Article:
The language environment of primary school aged children in Tonga: A case study of 4 children
Puniani, T. M. (2017). The language environment of primary school aged children in Tonga: A case study of 4 children (Thesis, Master of Education (MEd)). University of Waikato, Hamilton, New Zealand. Retrieved from https://hdl.handle.net/10289/11362
Permanent Research Commons link: https://hdl.handle.net/10289/11362
The Ministry of Education and Training in Tonga’s direction for its language policy has recently changed and at present, all the local schools are expected to implement effectively the new language policy that was in place in the early 2000’s. Under the UNESCO and the World Bank’s influence, the new language policy articulates the teaching of children from an early age in their local vernacular to establish literacy in the first language before the introduction of English at Class 3 of the primary school level. This study was conducted in light of this new policy, to explore from a primary school in Tonga the language environments that children experience to identify whether or not the language input they receive is sufficient for balanced bilingualism to be supported. The study also was a way to explore children’s understanding of their language environment and choices. It was a way to help out parents and teachers understand the kind of language environment that fosters balanced bilinguals. The scope of this study, being a Master’s thesis, allowed me to use a case study for this research. Four participants from a primary school in Tonga was used for collection of the data. The research took on a qualitative approach with data being generated using two main methods: field observations (both in the classroom and at home) and a focus group interview. The data generated from these methods captured what was observed in the participant’s natural environment setting (i.e. the classroom and at home) which included what language is used, who said it and to whom, the activities that were done during the use of language (i.e. what the participants did). The data also provided the childrens’ own views of their language choices without the influence of adults to think for them. It was apparent from the research that although the language policy in place was affirmative of students being bilinguals, there was a huge gap that student participants were experiencing with their language input especially with the use of English and with being given the opportunities to use language to ensure that they have learnt and mastered the input they have received. Both the observations and the focus group identified the dominance of the teacher in the classroom and the very few chances of input for students especially on their L2 and especially the opportunity to practice and use both the Tongan and the English language. The research therefore has indicated the fact that while teachers are indeed following part of the prescription of the language policy in Tonga in terms of exposing and establishing a firm foundation on the children at an early age to Tongan, they are not following it with respect to providing English input. The research hence suggests some implications not just for teachers but for the education system to address because there is a crucial need for all parties involved (administration, teachers, parents and students) to work collaboratively to identify and to address and improve the quantity and the quality of language input students receive.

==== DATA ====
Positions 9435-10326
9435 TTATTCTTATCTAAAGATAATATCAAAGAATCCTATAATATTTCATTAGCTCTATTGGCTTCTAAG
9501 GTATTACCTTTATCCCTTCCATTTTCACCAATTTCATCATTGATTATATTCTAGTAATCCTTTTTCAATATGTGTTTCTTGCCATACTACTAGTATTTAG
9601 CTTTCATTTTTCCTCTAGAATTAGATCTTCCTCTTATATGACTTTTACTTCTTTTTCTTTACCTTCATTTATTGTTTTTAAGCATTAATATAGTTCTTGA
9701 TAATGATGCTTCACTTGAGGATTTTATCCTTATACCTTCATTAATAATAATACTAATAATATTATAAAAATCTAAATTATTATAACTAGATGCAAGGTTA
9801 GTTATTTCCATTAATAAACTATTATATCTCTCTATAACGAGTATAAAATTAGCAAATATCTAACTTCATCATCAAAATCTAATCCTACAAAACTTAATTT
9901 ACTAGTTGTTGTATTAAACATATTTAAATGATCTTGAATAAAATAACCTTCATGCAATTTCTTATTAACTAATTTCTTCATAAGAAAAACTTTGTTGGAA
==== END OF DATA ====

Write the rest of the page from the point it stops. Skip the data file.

University of Waikato
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- Masters Degree Theses